The Justice Department has not issued a statement that refutes Trump’s assertion. The FBI also declined to comment.
According to the Times, Comey wants the Trump claim rejected publicly because it insinuates falsely that the FBI broke the law.
Conway was on Sunday asked by Pirro if Trump definitely knew he had been wiretapped. She only responded, ‘He may’.
Trump launched a Twitter tirade early Saturday accusing Obama of tapping his phones at Trump Tower prior to the election
Trump has not provided any evidence to support his claims
Christopher Ruddy (above) – CEO of Newsmax – revealed he spoke to Trump on the golf course at his Mar-a-Lago estate over the weekend, saying he had never seen him so furious
Monday on ABC, Stephanopoulos told Sanders ‘it is not a fact that this has been done. You do not know that it is a fact that this has been done.’
He confronted her with denials from Comey, Obama, and former Director of National Intelligence James Clapper. Is the president calling all three liars, he wanted to know.
‘Not at all. He’s asking that we allow the House Intelligence Committee to do its job.’
TRUMP’S EXPLOSIVE WEEKEND:
Friday: Trump had a heated meeting with Steve Bannon in Oval Office in the afternoon before leaving for Mar-a-Lago.
Saturday – 6.30am: Trump fired off a series of tweets accusing Obama of spying on him during election campaign.
Saturday afternoon: Obama’s spokesman denied claims he ordered wiretapping of Trump Tower.
FBI Director James Comey reportedly asked Justice Department to publicly refute Trump’s claims.
Sunday morning: White House press secretary Sean Spicer said Trump Trump had called on Congress to investigate.
Trump spokeswoman Sarah Sanders would not say where Trump got his information during ABC interview.
Former intelligence director James Clapper told NBC he ‘absolutely denies’ Trump’s claim of wiretapping.
Sunday afternoon: Chairman of the House Intelligence Committee Rep. Devin Nunes issued statement saying they will probe allegations.
Sunday night: Trump arrived back at the White House following his weekend at Mar-a-Lago.
Kellyanne Conway called on FBI director to issue a statement on what he knows about Trump’s claims during an interview with Fox’s Jeanine Pirro.
Continuing, Sanders said, ‘It’s very interesting, George, how when this past president says its false, everybody’s like, “Oh, well, obviously it is.” But when we’ve been saying it for the past 6 months, nobody believes it.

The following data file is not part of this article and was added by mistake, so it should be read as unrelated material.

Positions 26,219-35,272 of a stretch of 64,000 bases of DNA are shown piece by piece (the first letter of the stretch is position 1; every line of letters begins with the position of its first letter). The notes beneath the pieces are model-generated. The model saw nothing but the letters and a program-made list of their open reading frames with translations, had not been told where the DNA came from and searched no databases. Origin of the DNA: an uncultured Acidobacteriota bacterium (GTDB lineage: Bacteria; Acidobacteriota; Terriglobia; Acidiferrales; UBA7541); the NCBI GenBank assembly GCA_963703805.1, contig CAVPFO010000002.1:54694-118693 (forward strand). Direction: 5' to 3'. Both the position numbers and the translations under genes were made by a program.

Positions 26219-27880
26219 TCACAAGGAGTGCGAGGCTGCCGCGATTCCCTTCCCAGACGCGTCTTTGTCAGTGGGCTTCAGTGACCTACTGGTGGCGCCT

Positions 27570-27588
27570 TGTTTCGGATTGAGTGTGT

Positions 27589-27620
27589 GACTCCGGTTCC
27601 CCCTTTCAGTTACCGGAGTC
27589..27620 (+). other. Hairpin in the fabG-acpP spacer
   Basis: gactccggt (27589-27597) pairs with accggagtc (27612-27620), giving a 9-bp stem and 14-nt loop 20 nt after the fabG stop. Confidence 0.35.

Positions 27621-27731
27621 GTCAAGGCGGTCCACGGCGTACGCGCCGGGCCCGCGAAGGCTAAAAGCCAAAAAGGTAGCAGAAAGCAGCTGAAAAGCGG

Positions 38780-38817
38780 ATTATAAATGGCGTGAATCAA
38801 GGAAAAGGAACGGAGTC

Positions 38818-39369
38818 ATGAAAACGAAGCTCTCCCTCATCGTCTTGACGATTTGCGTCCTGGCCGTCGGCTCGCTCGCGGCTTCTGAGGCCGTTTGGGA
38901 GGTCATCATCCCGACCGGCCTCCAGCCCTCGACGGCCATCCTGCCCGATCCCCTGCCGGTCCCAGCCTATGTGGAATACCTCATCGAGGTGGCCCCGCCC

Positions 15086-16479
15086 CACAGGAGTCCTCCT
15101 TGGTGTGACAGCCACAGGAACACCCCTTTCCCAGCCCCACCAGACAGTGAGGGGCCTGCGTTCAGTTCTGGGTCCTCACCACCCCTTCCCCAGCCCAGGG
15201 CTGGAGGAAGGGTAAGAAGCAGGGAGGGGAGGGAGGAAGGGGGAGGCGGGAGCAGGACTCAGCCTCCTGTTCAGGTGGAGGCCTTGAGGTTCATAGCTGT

‘Frankly, George, I think if the president walked across the Potomac the media would report that he can’t swim.’
Obama has also strongly denied the Trump claims.
But one of Trump’s friends, Christopher Ruddy, the CEO of conservative news site Newsmax, indicated in a column that Trump doesn’t believe Obama.
Ruddy says he spoke to Trump on the golf course at his Mar-a-Lago estate in Florida over the weekend and had never seen him so furious.
‘I spoke with the president twice yesterday [Saturday] about the wiretap story. I haven’t seen him this p***ed off in a long time,’ Trump’s friend wrote in a Newsmax column publish Sunday.
‘When I mentioned Obama “denials” about the wiretaps, he shot back: “This will be investigated, it will all come out. I will be proven right,”‘ Ruddy said.
Both the Senate and the House intelligence committees now look set to broaden the scope of their inquiries into Russian meddling in the 2016 election to include the President’s claims about Obama.
Senate Intelligence Committee Chairman Richard Burr, said in a statement that the panel ‘will follow the evidence where it leads, and we will continue to be guided by the intelligence and facts as we compile our findings’.
Rep. Devin Nunes, the California Republican who chairs the House Intelligence Committee, said in a statement that the committee ‘will make inquiries into whether the government was conducting surveillance activities on any political party’s campaign officials or surrogates’.
Trump, who returned to Washington on Sunday from a weekend at his Mar-a-Lago estate in Florida, has not personally commented in public on the allegations since he launched a Twitter tirade early Saturday.
The president has no open access events on Monday, which means journalists won’t have an opportunity to press him directly for answers. His press secretary will take questions from the press – but will hold the daily briefing off-camera, as he has for the past week.
The factual background to the row remains muddy.
In June last year, the Obama administration filed a request with the Fisa Court to monitor communications involving Trump and several advisers but the request was denied, according to multiple reports at the time.
Some media outlets say a follow-up request, narrower in scope was made in October, approved and led to an investigation, however this has not been verified.
According to those claims, the new FISA request was focused on a Trump computer server alleging possible links with Russian banks. Some claim the server was based in Trump Tower.
James Clapper, Obama’s Director of National Intelligence, denied that this was the case over the weekend. Asked if there was a FISA court order to monitor Trump Tower he said: ‘Not to my knowledge’.
U.S. presidents cannot legally order such wiretaps because they require the approval of a federal judge and reasonable grounds for suspicion.
Sanders argued on Monday that the origin of a request – if there was one – doesn’t matter. Obama should be held responsible for the actions of his entire administration.
‘Look, it would have been under this administration, George. You don’t get to just wash your hands of something,’ she claimed, ‘whether it’s the Justice Department, under which you control, which would have fallen under this administration, and under this past president.’
Clapper told NBC’s Chuck Todd he ‘absolutely denies’ Trump’s claim that wiretapping occurred in the first place.
‘For the part of the national security apparatus that I oversaw as director of national intelligence, there was no such wiretap activity mounted against the president-elect at the time, or as a candidate, or against his campaign,’ he said.